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This website created by
Kevin M. Berg

Astronomy News

In the News October

A Final Good Night to Pragyan!
September 22, Pragyan, the Indian Space Research Organization's Moon rover, landed on the Moon on August 23rd, becoming the first spacecraft to successfully soft-land near the promising region of the lunar South Pole and the first rover to perform in-situ analysis of the lunar regolith.   Then came the lunar night.   Despite fully charged batteries and solar panels positioned to harness energy from the September 22nd sunrise on the Moon, after two weeks of nearly -400 degree Fahrenheit lunar nights there has been no communication from the ISRO's Moon rover.   The mission planners built the rover for its achieved purposes.   Had the rover awakened in the sunlight, that would only have been the "icing" on the cake. (Groan.)   Good night, Pragyan.

October 5-25, This is the window for the successful launch this year of NASA's Psyche mission to the asteroid bearing the same name as the mission.   Not a typical asteroid, Psyche may be the remaining solid metal core of an early planitesimal!   In addition to the exciting destination six years hence, the mission will showcase a new "Solar-Electric" propulsion system and test near-infrared invisible laser light as an excitingly fast medium for future space communication.   Read up on the mission at NASA's PSYCHE BLOG.

Asteroid Bennu Samples--Live!
October 11, The OSIRIS-Rex mission culminated on September 24th with the successful parachute delivery of asteroid samples taken during its October 2020 "touch-and-go" encounter with asteroid Bennu.   The payload has been taken to the new clean room at Johnson Space Center that was specifically designed to analyze the Bennu samples.   Researchers plan to analyze asteroid dust from the initial disassembly for an early glimpse into the chemical, mineralogical, and physical characteristics and rock types that may be found in the bulk sample.   NASA will share these initial findings, plus first images of the sample, in a live broadcast on October 11 at 11am.   You can follow the reveal at NASA OSIRIS-Rex.   In more OSIRIS news, after delivering the payload, the spacecraft that visited Bennu fired its rockets to continue researching asteroids.   Its next target: asteroid Apophis.   The new mission, named OSIRIS-APEX (OSIRIS-Apophis Explorer), will study the asteroid for 18 months which includes a close encounter--but no samples will be returned.   I am eager for the upcoming broadcast of the close encounter!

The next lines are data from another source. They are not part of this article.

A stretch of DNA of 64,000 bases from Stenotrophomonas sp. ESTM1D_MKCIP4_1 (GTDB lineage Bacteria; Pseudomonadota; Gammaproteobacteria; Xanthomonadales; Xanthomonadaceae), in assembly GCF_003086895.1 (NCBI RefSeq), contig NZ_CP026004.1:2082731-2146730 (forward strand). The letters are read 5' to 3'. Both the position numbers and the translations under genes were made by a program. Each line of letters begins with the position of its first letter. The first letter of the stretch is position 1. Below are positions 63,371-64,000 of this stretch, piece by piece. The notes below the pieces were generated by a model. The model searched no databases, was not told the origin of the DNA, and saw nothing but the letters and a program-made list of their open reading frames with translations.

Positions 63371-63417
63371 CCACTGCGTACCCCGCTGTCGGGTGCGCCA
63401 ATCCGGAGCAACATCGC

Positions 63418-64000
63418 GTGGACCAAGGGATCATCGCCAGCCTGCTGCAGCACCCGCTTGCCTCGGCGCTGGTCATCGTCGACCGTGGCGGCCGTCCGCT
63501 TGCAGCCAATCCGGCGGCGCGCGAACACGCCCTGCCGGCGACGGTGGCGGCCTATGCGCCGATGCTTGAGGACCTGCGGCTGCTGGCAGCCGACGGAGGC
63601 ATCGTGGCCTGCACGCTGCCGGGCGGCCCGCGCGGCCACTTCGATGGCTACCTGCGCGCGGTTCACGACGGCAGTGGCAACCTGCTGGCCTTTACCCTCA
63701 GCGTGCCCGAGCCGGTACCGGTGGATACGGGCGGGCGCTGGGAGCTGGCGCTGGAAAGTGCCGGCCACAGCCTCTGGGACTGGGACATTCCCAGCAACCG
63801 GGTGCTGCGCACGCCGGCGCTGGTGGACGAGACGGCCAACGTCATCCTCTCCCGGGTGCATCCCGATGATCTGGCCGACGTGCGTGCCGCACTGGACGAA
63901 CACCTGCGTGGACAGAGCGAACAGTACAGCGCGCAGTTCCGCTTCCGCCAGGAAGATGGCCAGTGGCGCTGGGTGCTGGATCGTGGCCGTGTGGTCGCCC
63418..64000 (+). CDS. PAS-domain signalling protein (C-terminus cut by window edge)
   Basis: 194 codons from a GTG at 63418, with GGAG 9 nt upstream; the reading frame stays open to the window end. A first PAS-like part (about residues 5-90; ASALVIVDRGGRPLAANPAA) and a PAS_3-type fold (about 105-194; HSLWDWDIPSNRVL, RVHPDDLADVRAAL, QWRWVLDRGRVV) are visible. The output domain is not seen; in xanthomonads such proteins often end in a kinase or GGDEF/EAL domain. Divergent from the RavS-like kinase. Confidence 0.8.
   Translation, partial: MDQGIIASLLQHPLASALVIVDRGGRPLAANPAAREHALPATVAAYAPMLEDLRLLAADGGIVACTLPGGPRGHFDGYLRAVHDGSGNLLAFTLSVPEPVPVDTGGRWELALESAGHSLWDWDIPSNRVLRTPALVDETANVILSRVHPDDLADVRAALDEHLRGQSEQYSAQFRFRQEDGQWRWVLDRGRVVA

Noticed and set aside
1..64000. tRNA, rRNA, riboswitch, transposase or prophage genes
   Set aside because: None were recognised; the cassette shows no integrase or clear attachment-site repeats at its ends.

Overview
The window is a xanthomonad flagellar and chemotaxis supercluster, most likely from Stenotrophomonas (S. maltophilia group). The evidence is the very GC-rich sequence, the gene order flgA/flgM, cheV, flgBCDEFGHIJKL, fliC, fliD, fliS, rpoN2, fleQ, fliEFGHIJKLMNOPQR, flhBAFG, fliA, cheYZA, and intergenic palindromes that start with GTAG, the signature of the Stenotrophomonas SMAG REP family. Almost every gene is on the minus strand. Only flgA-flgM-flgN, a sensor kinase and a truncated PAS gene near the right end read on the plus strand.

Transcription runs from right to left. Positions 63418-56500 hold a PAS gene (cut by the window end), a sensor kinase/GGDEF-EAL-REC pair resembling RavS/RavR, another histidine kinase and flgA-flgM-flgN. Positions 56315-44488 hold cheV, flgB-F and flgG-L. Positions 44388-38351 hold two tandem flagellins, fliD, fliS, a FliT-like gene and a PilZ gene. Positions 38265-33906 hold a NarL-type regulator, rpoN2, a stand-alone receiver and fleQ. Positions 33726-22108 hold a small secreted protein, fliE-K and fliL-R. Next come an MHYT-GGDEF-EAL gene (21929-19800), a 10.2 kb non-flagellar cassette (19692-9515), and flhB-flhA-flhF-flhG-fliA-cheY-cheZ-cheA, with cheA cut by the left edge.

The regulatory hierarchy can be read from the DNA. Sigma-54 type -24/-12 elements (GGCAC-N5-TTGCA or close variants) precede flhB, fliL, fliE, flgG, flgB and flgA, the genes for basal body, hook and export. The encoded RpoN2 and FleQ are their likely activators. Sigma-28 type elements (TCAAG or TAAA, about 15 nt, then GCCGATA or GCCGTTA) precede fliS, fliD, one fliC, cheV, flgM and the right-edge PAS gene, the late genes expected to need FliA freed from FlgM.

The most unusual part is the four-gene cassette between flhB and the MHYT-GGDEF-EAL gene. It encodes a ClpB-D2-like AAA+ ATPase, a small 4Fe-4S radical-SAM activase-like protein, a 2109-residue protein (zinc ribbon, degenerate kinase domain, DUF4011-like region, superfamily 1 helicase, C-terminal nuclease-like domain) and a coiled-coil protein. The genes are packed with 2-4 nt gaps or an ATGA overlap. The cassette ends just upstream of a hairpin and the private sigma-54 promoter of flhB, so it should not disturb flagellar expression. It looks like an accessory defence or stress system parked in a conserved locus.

View the Eclipse Safely! Use only ISO 12312-2 Approved Eye Protection! or...
October 14, From Michigan's North-Easterly location, today's annular solar eclipse will be observed as a partial solar eclipse. Locally, the moon begins to block the sun's light at 11:46am, reaches maximum coverage (just under half the sun will be eclipsed) at 1:04pm, and ends at 2:25pm.   The "Ring of Fire" view associated with an annular solar eclipse occurs when the Moon is near the part of its orbit that is most distant from Earth.   Because the Moon is farther from Earth than it is during a total solar eclipse, the Moon doesn't block out the entire Sun, instead it leaves a bright ring of Sun visible at the peak of the eclipse. This annular eclipse is visible along a narrow path in the Western USA, but live coverage will air on NASA TV and the agency's website on Oct. 14, 11:30 a.m. to 1:15 p.m. DST.   Here is the link to NASA TV.

October's Lunar Cycle:
The Last Quarter Moon occurs on the 6th, New Moon on the 14th, First Quarter on the 21st and the Full Moon is on the 28th.

On-Line Programs to enjoy on a cloudy night!
--Lunar Reconnaissance Orbiter Image of Aristarchus Crater released Dec 1st, 2022 LROC.
--The McDonald Observatory Archive of livestreams can be found Here.
--Lowell Observatory's most recent livestreamed program can be found Here.
--The STSCI lecture series archives can be found Here.